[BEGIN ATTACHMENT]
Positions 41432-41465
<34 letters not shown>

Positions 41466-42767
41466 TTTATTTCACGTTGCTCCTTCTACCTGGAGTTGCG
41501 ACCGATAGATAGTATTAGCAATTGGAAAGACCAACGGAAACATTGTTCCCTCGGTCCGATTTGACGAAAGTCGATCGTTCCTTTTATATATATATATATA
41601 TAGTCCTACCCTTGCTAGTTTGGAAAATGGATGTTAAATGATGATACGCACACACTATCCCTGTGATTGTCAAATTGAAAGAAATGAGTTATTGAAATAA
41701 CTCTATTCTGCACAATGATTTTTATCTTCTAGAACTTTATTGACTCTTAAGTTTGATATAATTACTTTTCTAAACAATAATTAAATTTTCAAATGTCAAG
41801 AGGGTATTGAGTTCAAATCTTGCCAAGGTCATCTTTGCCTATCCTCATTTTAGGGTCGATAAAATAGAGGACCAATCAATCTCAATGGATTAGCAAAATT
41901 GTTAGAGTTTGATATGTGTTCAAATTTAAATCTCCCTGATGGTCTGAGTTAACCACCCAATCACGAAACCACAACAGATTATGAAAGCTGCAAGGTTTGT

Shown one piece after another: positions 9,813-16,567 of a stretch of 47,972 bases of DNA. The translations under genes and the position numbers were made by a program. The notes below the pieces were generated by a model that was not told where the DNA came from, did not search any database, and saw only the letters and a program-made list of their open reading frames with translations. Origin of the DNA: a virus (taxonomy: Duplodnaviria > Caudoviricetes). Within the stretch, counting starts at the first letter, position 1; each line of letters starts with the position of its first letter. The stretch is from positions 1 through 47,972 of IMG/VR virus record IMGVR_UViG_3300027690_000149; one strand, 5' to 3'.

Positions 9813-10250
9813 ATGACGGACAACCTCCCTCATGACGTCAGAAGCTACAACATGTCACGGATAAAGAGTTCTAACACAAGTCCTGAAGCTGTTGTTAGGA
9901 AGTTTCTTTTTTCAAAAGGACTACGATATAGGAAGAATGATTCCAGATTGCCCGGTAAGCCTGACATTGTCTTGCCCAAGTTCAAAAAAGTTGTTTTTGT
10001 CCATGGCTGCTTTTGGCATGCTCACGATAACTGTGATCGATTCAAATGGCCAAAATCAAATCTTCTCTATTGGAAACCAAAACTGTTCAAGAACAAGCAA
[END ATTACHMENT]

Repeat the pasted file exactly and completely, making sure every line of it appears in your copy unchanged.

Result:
Positions 41432-41465
<34 letters not shown>

Positions 41466-42767
41466 TTTATTTCACGTTGCTCCTTCTACCTGGAGTTGCG
41501 ACCGATAGATAGTATTAGCAATTGGAAAGACCAACGGAAACATTGTTCCCTCGGTCCGATTTGACGAAAGTCGATCGTTCCTTTTATATATATATATATA
41601 TAGTCCTACCCTTGCTAGTTTGGAAAATGGATGTTAAATGATGATACGCACACACTATCCCTGTGATTGTCAAATTGAAAGAAATGAGTTATTGAAATAA
41701 CTCTATTCTGCACAATGATTTTTATCTTCTAGAACTTTATTGACTCTTAAGTTTGATATAATTACTTTTCTAAACAATAATTAAATTTTCAAATGTCAAG
41801 AGGGTATTGAGTTCAAATCTTGCCAAGGTCATCTTTGCCTATCCTCATTTTAGGGTCGATAAAATAGAGGACCAATCAATCTCAATGGATTAGCAAAATT
41901 GTTAGAGTTTGATATGTGTTCAAATTTAAATCTCCCTGATGGTCTGAGTTAACCACCCAATCACGAAACCACAACAGATTATGAAAGCTGCAAGGTTTGT

Shown one piece after another: positions 9,813-16,567 of a stretch of 47,972 bases of DNA. The translations under genes and the position numbers were made by a program. The notes below the pieces were generated by a model that was not told where the DNA came from, did not search any database, and saw only the letters and a program-made list of their open reading frames with translations. Origin of the DNA: a virus (taxonomy: Duplodnaviria > Caudoviricetes). Within the stretch, counting starts at the first letter, position 1; each line of letters starts with the position of its first letter. The stretch is from positions 1 through 47,972 of IMG/VR virus record IMGVR_UViG_3300027690_000149; one strand, 5' to 3'.

Positions 9813-10250
9813 ATGACGGACAACCTCCCTCATGACGTCAGAAGCTACAACATGTCACGGATAAAGAGTTCTAACACAAGTCCTGAAGCTGTTGTTAGGA
9901 AGTTTCTTTTTTCAAAAGGACTACGATATAGGAAGAATGATTCCAGATTGCCCGGTAAGCCTGACATTGTCTTGCCCAAGTTCAAAAAAGTTGTTTTTGT
10001 CCATGGCTGCTTTTGGCATGCTCACGATAACTGTGATCGATTCAAATGGCCAAAATCAAATCTTCTCTATTGGAAACCAAAACTGTTCAAGAACAAGCAA